In cold weather, Serra da Estrela is the only place in Portugal where you can try ski, or go sledging, snowboarding or ride a snowmobile. There are several pistes with support infrastructure, as well as synthetic snow pistes for skiing at any time of the year.

This natural park is excellent for trekking, horse-riding or mountain biking. It boasts some 375km of marked trails of varying degrees of difficulty, so you’ll no doubt find one fitting your physical condition. And who has not dreamed of flying like a bird? You can experience the sensation para-gliding in Linhares da Beira, soaring over this historical village - which you shouldn’t miss exploring on foot either.

To recharge batteries, you must taste the most famous product in the region - the Serra da Estrela cheese. With its buttery texture, it goes ideally with traditional bread. It can be tasted all over the region, but in the Solar do Queijo (Cheese Manor House), in Celorico da Beira, the tasting will be accompanied by an explanation about the manufacturing process. In Seia, it is bread, however, that has museum status, and in Covilhã, woollens. The most popular roads to cross the Mountain link these two cities and will take you to mountain villages such as Sabugueiro, Alvoco da Serra and Loriga, and to many other unmissable places: Penhas Douradas, Penhas da Saúde or Torre, at the summit of the Mountain.

The diverse landscape of the nine municipalities that make up Serra da Estrela - Belmonte, Celorico da Beira, Covilhã, Fornos de Algodres, Gouveia, Guarda, Manteigas, Oliveira do Hospital and Seia - constitute since 2020 the Geopark Estrela, recognized by UNESCO for its geological value. Another good reason to visit the Natural Park. Another good reason to visit the Natural Park.

For a tour around the region we suggest an itinerary across the mountain, but since there is so much to see and do in the largest Portuguese protected area, it is best to start by asking for information at one of the Natural Park’s Information Centres, so as to make the most of your stay.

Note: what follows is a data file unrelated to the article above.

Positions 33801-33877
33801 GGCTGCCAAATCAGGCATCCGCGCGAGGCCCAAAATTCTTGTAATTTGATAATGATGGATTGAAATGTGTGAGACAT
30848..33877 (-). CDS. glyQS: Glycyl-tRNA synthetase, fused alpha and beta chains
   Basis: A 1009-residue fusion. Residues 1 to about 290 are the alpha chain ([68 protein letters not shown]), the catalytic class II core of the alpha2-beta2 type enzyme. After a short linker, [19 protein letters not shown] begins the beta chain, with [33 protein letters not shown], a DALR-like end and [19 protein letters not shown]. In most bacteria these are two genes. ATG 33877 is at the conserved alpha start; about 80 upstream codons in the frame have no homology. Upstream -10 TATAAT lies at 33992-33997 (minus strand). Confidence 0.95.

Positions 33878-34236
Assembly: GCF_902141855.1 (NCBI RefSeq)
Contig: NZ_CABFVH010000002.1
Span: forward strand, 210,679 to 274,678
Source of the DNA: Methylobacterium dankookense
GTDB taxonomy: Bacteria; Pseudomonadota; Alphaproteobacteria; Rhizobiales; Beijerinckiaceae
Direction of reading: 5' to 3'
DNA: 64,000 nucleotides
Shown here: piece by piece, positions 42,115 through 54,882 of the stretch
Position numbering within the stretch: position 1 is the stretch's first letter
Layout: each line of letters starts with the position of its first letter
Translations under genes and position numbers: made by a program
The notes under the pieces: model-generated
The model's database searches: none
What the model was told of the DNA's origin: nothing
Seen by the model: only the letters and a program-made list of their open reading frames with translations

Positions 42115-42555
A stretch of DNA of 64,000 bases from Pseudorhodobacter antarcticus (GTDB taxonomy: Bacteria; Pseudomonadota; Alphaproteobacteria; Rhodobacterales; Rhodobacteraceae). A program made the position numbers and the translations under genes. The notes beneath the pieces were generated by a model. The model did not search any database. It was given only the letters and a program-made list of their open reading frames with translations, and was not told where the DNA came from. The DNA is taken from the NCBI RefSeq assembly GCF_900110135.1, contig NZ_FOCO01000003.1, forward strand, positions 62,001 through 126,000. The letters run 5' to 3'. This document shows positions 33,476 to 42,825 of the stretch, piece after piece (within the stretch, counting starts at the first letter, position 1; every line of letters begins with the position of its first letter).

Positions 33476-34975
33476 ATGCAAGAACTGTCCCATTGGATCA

Visit to a Cheese Factory:


It is said to be the king of Portuguese cheeses. For hundreds of years it has been made by the mountain shepherds of the Serra da Estrela, in the Beira region. Today it is made by small dairies, which used to coagulate sheep's milk with the flowers or leaves of a wild thistle. With this the cheese acquires a subtle but particular character that contributes to creating the texture of the final product. The curd is broken by hand – not cut -, and the cheeses mature in caves. The cheese is so soft and voluptuous that it is almost spreadable. As a result of excellent grazing it has a rich and fragrant intensity of character, with the fragrant and subtle flavor of burnt milk caramel typical of sheep's milk which, although appreciable, is not as intense as it might seem. When the cheese matures, the rind hardens and the paste becomes denser and more tender; this allows it to be easily cut. This cheese has the European PDO since June 21, 1996. It is advisable to take it on cheese boards, or as a cake.

- Serrada Estrela DOP Cheese Tasting (buttered)
- Estrela DOP Velho Serrada Cheese Tasting (with minimum maturation of 4 months)
- Serrada Estrela DOP Curd Cheese Tasting
- Pairing with Valeda Estrela artisanal jams (Pumpkin or Blueberry)
- Toast
- Waters

Visit to a Wool Factory:


Burel Factory is the factory of Burel Mountain originals and a record in the history of the village of Manteigas and in the Portuguese Wool Industry. It all began in 1947, the year that saw the birth of Lanificio Império, the most important wool factory in the region of Serra da Estrela. In 2010 the factory was discovered by two mountain explorers, João Tomás and Isabel Costa, who, after realizing the heritage and the cultural value of the space, decided not to let Burel die and proceed with the recovery of the factory that becomes Burel Factory. Today it continues to produce using the same machines and traditional equipment, from the time the industry was still made by hand, thus ensuring the production of unique, different and high quality fabrics, preserving the past, reinterpreting it and making it into a story of the future. Here we create a space for design and production of burel, the most traditional wool fabric in the local wool industry, now used in a very different and innovative way. Inside, there’s also a Factory Store where you can find the products that you just saw being produced.